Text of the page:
If you visit Moscow's archeology museum, you will be able to make a journey into the Trace In History exhibition displaying Moscow shoemakers' craft. Adopting the widespread wisdom that new things are well-forgotten old ones, our fashion-followers will be able to borrow lots of original ideas. Back in the 12th-13th centuries, Moscow residents were fond of putting on leather shoes, embroidered and patterned. As time slipped, the bast sandals gave way in the 13th-14th centuries to more comfortable and practicable boots which gained recognition instantly on coming from the East. In wide use were habitual leather as well as silk, velvet, morocco and gold-thread embroidery. Peter the Great's reforms brought about footgear European style. Many ladies still prefer the so-called French heel, the main attraction of women's footwear of that period. Males flaunted in boots with metal clasps shining with glass sprinkles. The machine revolution of the 19th century largely diversified the footwear assortment, embellishing fine ladies' wardrobes with satin shoes, gold velvet boots and laced boots for long strolls. Early in the 20th century, the dull tips of the shows were replaced by pointed toes which are again topical this winter.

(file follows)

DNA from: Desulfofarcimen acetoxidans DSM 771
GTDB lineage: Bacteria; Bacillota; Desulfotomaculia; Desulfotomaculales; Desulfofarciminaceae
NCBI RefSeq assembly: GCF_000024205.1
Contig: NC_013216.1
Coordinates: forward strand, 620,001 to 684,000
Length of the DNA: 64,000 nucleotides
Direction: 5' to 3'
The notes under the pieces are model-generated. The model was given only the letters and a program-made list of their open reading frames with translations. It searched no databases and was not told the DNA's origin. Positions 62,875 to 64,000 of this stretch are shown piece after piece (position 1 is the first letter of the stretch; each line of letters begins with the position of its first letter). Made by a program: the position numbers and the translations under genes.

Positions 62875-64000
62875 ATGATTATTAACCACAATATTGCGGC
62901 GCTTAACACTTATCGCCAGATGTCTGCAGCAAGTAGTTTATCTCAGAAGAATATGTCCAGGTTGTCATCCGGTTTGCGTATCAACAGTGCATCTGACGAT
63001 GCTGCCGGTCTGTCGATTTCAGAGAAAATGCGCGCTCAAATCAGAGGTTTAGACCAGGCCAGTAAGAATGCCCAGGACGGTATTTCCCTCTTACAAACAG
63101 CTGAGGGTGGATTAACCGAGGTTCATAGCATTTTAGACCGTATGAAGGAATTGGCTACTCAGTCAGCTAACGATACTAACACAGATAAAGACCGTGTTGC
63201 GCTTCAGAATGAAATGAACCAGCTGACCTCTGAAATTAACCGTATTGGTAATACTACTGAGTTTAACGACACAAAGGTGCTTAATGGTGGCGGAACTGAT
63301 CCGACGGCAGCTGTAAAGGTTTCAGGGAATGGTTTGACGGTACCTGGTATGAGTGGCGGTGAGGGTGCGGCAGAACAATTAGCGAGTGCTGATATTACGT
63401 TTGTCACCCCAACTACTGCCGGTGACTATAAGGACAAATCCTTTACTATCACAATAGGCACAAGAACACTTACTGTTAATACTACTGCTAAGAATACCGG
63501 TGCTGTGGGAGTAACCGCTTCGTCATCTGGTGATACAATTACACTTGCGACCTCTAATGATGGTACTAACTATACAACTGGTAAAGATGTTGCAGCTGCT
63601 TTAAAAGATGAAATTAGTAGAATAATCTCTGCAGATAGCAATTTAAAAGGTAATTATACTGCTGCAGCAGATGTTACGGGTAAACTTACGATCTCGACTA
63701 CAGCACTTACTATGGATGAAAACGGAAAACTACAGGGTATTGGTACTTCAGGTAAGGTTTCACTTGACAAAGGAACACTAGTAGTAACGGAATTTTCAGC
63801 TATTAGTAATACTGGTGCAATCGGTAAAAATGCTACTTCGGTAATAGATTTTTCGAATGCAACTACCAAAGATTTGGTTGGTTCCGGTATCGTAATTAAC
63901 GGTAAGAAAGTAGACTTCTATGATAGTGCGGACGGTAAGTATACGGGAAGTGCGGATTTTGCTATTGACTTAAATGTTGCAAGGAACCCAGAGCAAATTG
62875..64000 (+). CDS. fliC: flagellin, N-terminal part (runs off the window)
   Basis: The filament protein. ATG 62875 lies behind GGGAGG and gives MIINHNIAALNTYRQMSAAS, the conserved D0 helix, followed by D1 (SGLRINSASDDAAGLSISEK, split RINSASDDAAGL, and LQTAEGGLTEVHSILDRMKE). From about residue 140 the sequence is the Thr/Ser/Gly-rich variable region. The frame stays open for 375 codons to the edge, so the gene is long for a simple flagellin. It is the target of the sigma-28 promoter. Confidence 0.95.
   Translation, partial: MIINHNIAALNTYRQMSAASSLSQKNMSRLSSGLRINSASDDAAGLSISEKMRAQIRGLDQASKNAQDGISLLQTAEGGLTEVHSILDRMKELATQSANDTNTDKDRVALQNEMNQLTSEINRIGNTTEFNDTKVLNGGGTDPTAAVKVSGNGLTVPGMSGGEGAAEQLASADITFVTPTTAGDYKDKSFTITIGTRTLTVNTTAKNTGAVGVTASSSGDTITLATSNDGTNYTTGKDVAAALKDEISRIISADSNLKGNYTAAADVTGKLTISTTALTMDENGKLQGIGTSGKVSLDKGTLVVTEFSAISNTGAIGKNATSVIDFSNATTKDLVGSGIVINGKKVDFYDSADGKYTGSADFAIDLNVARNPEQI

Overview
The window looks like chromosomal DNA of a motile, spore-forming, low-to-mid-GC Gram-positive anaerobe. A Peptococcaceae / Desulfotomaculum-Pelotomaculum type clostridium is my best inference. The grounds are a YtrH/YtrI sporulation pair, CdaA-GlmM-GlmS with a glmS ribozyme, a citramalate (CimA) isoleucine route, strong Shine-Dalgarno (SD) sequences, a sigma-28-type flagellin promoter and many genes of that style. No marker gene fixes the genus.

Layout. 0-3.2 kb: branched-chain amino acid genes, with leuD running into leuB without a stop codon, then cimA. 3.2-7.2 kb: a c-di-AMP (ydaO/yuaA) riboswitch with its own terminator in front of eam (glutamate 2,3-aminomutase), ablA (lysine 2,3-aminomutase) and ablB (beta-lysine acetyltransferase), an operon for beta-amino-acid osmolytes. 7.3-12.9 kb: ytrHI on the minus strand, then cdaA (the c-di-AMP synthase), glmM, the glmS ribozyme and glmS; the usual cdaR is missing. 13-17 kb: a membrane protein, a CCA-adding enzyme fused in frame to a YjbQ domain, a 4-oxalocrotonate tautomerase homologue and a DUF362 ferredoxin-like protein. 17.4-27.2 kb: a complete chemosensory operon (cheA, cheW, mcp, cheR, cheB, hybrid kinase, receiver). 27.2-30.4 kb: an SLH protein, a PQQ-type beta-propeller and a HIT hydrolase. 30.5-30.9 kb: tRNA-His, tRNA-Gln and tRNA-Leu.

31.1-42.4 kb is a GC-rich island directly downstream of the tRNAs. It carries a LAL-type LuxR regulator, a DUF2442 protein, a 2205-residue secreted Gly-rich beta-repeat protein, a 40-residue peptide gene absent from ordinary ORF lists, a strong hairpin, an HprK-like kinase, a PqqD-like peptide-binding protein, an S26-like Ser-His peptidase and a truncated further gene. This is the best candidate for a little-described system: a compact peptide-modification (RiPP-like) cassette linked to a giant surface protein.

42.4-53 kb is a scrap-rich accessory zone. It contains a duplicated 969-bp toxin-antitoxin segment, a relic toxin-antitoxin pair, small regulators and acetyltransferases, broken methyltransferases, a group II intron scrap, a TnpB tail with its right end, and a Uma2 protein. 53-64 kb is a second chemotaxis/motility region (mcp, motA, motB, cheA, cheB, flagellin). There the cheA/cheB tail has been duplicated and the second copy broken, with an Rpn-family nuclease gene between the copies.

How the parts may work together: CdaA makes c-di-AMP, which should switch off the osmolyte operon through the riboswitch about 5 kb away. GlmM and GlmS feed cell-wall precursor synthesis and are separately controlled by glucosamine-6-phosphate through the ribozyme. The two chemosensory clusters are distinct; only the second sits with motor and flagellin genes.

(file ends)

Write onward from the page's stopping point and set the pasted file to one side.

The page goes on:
How many angels are there on the tip of the needle? This question is just as pointless as an attempt to find an answer to the question of how many NATO missiles there are in Europe